Sheriff Alex Villanueva was continuing Tuesday to assail Los Angeles County’s COVID-19 vaccine mandate, which he calls an imminent threat to public safety that could prompt a mass exodus from a department he says is already woefully understaffed.

“I have repeatedly stated the dangers to public safety when 20% to 30% of my workforce is no longer available to provide service, and those dangers are quickly becoming a reality,” Villanueva said in a statement last week. “We are experiencing an increase in unscheduled retirements, worker compensation claims, employees quitting, and a reduction in qualified applicants.”

The sheriff also sent a letter to the Board of Supervisors last week echoing those concerns. He noted that the department has 1,605 employees with 28 years of service or more, meaning “they could retire without financial consequence.” In that letter, he claimed the mandate could cause him to lose up to 44% of his workforce, repeating his assertion that he will not enforce the mandate for his deputies.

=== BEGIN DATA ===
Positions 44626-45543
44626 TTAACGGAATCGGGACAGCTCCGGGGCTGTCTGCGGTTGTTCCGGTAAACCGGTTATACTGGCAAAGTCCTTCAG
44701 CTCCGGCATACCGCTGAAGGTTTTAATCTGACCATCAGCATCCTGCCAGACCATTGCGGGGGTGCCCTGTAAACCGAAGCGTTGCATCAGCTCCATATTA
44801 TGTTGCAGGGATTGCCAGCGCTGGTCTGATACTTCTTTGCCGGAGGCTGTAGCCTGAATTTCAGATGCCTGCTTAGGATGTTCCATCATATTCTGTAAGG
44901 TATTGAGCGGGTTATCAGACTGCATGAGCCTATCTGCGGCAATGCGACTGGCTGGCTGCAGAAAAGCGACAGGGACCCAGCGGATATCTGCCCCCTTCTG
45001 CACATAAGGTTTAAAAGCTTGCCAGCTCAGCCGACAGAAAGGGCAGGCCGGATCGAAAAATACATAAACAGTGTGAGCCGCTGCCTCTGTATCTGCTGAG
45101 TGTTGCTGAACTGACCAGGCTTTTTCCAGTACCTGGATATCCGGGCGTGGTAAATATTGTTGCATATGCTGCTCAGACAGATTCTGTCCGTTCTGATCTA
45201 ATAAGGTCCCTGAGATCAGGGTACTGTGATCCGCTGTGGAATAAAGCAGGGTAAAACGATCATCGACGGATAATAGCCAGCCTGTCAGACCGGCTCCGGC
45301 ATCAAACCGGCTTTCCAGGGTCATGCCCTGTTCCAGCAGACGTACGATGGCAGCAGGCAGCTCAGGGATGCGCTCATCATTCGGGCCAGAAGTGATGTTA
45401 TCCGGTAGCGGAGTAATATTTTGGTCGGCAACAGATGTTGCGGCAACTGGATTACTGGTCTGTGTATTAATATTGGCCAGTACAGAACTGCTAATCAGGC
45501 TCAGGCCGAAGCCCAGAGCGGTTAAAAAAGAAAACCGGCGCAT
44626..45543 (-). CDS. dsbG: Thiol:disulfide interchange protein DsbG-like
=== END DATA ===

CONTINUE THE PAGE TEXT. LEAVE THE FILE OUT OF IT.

Villanueva has scheduled a late-morning news conference Tuesday in downtown Los Angeles to further rail against the proposed mandate.

The sheriff has said he expects homicide rates in the county will continue to rise as the department’s ranks are depleted, and response times would increase with patrol services declining.

He has also insisted that COVID case rates are on the decline in the county, making a vaccine mandate unneeded.

“With the pandemic waning, there is no justification for your mandate,” he wrote in his letter to the board. “This mandate is like putting up storm windows after the storm has passed.”

The Los Angeles County Board of Supervisors ratified an executive order in August that required all county employees, including sheriff’s deputies, to register their vaccination status by Oct. 1 on an online portal. The mandate allows for religious and medical exceptions.

Board members have criticized Villanueva, accusing him of failing to display leadership in the department by encouraging deputies and employees to get vaccinated. Board chairwoman Hilda Solis said the sheriff was acting more like an “obstacle” instead of working to educate employees about the safety and effectiveness of vaccines.

Villanueva said he is vaccinated and believes in its effectiveness, “but the choice to receive the vaccine is a personal one, and an individual who served the community tirelessly before there was a vaccine should not now be fired because they made a decision about their own body.”

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